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A Guide to Rote Counting

Rote counting lays the foundation for important math skills like adding and subtracting, counting money, and telling time.

A Guide to Rote Counting

A Guide to Rote Counting

“One, two, three…,” “ten, nine, eight…,” “two, four, six…” 

It’s always amazing to watch young children learn to recite their numbers in order. Often, this feels more like a memory exercise than a “counting” one. 

But in fact, this practice—called rote counting—is a highly important skill that is vital to children’s overall development and their understanding of important math concepts that they’ll learn later in life. 

What is rote counting? 

Rote counting is the ability to recite numbers, in the correct order, from memory. This process typically starts with children counting in sequential order starting at one (e.g., one, two, three), but it can also include more difficult sequences, such as counting in reverse, starting from a random number, or counting by different amounts, like twos (e.g., four, six, eight) or fives (e.g., ten, fifteen, twenty).

Although the term includes “counting” in its name, children who are rote counting aren’t deciphering a number of items when practicing. Instead, they’re mastering their understanding of number sequences, which can lay the foundation for other important math skills like adding and subtracting, counting money, telling time, and more.

imageYoung girl counting to four with her teacher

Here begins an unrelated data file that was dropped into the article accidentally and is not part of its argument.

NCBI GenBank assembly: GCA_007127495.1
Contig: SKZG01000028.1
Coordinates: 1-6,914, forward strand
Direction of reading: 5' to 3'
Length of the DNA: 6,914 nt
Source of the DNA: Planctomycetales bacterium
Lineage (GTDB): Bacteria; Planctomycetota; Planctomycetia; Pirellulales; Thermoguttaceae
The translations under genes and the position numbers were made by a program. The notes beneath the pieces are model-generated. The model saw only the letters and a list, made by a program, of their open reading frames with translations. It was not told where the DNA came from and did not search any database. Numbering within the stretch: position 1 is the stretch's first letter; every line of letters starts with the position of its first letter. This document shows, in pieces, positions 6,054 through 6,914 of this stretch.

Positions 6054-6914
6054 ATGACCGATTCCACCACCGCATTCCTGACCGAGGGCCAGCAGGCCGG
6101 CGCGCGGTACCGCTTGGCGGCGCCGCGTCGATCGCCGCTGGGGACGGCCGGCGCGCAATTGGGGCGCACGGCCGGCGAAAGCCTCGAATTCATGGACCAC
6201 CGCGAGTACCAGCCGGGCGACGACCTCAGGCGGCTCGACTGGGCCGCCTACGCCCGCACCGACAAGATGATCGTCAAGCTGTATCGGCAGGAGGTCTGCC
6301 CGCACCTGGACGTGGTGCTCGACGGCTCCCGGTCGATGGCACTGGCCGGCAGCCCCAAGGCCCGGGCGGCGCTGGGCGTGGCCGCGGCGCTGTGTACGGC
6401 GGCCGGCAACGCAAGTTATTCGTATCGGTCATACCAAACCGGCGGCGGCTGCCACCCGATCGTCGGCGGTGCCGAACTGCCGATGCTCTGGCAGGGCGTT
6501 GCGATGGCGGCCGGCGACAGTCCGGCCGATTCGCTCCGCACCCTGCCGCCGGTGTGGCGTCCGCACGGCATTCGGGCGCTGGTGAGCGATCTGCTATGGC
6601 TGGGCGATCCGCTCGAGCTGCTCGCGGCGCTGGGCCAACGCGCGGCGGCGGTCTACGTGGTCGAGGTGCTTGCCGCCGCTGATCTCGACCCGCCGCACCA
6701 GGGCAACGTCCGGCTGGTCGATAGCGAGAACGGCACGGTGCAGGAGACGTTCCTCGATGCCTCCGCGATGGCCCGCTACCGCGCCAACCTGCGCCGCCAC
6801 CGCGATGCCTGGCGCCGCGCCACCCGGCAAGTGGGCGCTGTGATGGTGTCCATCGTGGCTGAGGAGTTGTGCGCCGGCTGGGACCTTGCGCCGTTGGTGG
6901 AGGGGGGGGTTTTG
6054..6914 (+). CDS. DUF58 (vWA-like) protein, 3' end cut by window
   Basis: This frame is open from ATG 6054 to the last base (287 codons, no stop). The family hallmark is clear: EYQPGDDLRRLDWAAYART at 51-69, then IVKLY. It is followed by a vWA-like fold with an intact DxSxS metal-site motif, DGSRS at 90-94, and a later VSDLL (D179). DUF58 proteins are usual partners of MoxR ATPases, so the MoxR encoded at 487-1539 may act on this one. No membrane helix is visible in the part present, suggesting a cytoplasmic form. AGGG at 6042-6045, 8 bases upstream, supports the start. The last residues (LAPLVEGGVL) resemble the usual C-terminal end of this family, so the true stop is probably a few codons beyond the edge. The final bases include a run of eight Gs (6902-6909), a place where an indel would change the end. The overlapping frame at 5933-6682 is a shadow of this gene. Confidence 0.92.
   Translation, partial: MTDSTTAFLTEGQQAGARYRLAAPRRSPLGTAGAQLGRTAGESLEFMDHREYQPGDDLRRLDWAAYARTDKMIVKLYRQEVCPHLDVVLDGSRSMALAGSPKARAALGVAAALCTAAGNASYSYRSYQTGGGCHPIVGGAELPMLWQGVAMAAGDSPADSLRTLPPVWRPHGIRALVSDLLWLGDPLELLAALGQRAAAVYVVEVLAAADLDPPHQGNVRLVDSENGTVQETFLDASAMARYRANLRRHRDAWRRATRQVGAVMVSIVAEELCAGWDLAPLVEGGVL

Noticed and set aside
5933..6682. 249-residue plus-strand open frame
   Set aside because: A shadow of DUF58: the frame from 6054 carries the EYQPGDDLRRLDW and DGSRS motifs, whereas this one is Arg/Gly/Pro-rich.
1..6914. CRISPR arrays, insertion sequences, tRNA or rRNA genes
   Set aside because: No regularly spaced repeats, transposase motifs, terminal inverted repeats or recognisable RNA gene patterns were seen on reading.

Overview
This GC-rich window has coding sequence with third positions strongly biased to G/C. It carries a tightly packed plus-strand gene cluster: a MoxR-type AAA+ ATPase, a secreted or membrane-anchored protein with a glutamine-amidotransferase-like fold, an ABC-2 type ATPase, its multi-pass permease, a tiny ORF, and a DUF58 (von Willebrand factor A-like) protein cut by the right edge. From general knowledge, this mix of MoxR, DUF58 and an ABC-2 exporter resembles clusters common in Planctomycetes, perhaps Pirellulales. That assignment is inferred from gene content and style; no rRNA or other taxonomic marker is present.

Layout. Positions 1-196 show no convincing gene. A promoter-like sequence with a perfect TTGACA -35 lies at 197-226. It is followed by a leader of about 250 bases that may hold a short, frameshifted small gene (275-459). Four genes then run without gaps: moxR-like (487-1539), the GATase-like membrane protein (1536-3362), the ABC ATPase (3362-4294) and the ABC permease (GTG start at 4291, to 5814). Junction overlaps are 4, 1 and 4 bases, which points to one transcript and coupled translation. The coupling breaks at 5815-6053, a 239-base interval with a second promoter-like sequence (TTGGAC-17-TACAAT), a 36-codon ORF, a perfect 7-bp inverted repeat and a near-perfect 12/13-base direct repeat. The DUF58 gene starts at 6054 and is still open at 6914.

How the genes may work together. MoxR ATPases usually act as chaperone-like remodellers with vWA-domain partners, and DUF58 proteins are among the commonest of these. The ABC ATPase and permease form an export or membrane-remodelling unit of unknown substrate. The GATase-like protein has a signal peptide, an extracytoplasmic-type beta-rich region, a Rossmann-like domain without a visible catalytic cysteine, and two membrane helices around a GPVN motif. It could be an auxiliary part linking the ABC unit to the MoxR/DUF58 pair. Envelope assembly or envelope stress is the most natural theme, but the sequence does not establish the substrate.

What is the difference between rote counting and rational counting? 

Practicing rote counting is different than rational counting. With rational counting, children allocate numbers to objects as they count to determine an amount. This might include how many toes are on their feet or how many cookies are on their plate. 

Rote counting is a great building block for rational counting, as understanding the order and sequence of numbers can help children more accurately determine the quantities of objects they’re observing. For example, if a child is counting the number of fingers on their left hand, their sequence should include “one, two, three, four, and five,” allowing them to determine if they have five fingers on their hand. Without proper rote counting skills, the child may miscount or skip a number altogether in the sequence. 

Rote counting can also serve as a precursor for other important skills, like one-to-one correspondence, which involves a child’s ability to count in ascending order while touching or grouping objects together. With one-to-one correspondence, children learn to assign just one number to each individual object they’re counting, like determining how many crayons are in the crayon box. Once again, children need to understand the order of numbers to correctly identify the number of objects they’re counting. 

How to teach rote counting

It’s important to remember that rote counting is, first and foremost, a memory exercise. Like all memory exercises, practice and repetition are key to success. The simplest way to teach rote counting is by saying numbers out loud in ascending order and having children repeat or count along with you.